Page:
Birth of John the Baptist
Q. 429: Why is John the Baptist's “birth” highlighted today (Luke 1:57-66, 80)? Surely his life events and his death are more significant than his birth?
I think it interesting that on Christmas day we think, “Happy birthday, Jesus!” In September once again we think, “Happy birthday, Mary!” But in June, do we think to say happy birthday to John, or do other “vivid” images of John crowd those greetings out of our mind? Yet, today is exactly what this Feast commemorates: the birth of one whom Jesus classified this way: “of all the children born of women, there is no one greater than John.”
In the Old Testament classes I teach, students occasionally encounter instances where a person's name is changed by God. The significance of a change in name is implicit and explicit: an encounter with God radically changes a person, immediately at that time and also as a life direction. Examples that you will recognize are: Abraham (from Abram); Israel (from Jacob); Rock (from Peter); and Paul (from Saul). Additional examples are found in today's readings. Isaiah is given his name from his mother's womb by the Lord, and John the Baptist is given a name by an angel that is different from the usual and traditional duplication of names (i.e., from father-to-son, or grandfather-to-grandson). Hebrew names were significant because oftentimes they expressed a religious belief, or were linked to an event that occurred at or near that time. For example, the names given the sons of the prophets Isaiah and Hosea expressed the content of their prophetic teaching. Even conquered kings were given different names by the stronger king, to reflect the new “vassal” relationship.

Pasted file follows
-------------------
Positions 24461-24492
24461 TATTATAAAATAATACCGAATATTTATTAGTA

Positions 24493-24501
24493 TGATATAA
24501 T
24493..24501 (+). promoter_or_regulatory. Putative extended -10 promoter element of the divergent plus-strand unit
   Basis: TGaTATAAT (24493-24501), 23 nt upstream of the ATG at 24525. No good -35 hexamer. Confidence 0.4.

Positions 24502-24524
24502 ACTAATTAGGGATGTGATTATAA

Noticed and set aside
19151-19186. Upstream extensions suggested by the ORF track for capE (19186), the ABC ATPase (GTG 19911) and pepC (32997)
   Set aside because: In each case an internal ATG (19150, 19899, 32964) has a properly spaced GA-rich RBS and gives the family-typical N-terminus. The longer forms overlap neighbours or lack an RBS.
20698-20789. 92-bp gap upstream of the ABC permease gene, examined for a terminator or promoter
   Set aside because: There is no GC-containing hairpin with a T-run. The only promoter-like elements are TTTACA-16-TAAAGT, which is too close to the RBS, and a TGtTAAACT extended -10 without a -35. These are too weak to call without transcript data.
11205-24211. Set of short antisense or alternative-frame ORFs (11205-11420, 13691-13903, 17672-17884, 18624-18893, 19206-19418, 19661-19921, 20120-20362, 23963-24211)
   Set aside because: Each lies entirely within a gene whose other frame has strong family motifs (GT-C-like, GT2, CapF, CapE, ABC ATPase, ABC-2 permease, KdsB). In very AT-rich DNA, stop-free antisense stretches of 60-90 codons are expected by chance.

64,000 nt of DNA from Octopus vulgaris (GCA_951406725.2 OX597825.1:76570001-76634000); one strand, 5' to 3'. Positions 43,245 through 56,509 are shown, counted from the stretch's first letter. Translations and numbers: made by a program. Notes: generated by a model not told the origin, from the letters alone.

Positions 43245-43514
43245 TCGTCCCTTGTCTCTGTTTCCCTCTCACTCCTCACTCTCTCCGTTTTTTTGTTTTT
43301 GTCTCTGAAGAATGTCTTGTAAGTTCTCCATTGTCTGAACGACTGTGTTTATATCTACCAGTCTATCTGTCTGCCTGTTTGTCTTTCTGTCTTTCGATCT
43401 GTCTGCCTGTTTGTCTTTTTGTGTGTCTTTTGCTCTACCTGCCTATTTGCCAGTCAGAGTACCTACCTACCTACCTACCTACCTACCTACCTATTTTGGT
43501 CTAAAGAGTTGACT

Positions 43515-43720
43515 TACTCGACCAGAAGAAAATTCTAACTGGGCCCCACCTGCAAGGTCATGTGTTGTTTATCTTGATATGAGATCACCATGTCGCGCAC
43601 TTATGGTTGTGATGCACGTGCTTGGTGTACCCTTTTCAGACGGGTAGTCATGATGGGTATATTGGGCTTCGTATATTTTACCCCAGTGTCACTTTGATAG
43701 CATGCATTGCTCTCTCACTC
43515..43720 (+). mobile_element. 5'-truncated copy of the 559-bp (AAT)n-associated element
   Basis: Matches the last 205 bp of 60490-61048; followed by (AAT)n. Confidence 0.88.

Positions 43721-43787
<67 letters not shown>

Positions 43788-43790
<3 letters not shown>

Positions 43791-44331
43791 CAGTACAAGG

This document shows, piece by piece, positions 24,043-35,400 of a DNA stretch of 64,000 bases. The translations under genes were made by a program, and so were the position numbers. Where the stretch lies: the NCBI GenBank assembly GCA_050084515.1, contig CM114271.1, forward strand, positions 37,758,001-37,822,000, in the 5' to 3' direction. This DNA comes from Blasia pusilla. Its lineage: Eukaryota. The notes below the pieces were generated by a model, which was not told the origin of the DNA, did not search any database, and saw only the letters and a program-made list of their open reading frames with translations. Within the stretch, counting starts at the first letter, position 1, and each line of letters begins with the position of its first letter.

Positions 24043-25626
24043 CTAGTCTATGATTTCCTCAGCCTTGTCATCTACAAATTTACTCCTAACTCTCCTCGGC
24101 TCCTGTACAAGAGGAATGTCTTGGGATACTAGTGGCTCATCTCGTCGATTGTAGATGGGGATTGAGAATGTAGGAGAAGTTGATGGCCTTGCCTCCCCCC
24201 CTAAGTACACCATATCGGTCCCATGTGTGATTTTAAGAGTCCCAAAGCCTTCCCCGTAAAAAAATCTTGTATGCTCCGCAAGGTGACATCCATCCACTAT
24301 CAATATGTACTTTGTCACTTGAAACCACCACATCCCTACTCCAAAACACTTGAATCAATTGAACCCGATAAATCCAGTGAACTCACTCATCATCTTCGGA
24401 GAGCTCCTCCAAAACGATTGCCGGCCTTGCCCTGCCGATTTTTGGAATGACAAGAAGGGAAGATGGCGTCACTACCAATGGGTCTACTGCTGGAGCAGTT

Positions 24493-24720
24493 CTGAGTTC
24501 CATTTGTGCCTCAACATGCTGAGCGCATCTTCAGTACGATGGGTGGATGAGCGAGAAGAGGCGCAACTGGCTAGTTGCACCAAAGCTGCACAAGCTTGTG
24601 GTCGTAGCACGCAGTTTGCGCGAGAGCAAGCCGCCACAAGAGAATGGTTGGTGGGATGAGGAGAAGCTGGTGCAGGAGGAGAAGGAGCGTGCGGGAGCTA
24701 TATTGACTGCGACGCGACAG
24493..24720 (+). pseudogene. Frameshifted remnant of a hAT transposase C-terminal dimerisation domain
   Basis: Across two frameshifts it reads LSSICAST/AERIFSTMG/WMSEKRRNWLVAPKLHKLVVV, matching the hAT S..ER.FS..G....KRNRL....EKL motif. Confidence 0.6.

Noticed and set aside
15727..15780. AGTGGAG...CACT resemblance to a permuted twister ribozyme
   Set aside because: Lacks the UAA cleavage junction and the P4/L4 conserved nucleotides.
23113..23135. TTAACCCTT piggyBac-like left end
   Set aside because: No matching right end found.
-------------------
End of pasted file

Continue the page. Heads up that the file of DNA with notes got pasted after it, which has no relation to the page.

“John” means “Yahweh is gracious.” What could be more gracious or grace-filled than the coming salvation event, graciously announced by the herald John the Baptist? It was a life-changing event that is singularly unique. For being faithful to his Calling, today we say gratefully, “Happy birthday, John!”
KNOW YOUR CATECHISM! The assumption of a new name at Baptism was common among early Christians, and continues to this day. It signifies both a devotional relationship to the person whose name is adopted, and more importantly, a radical change in the life of the person baptized. Baptism has effected the forgiveness of all original and actual sins, thus symbolizing the reality of turning away from a former life without Christ, to a life with Christ as sons of God (CCC #1214, 1213).
Prepare the way of the Lord
The prophets Isaiah and Jeremiah had been told by God that they had been called to serve God by preparing the way for the Lord's coming. They bore witness to God's promise of salvation for his people Israel and for all nations. We see today that John the Baptist too was called from his mother's womb to this same task of preparing the way of the Lord. In our baptism we were also called to this task of preparing for the Lord to come to the people we encounter in our lives.
Lord God, our Father, give us the grace to "preach the gospel at all times and when necessary use words."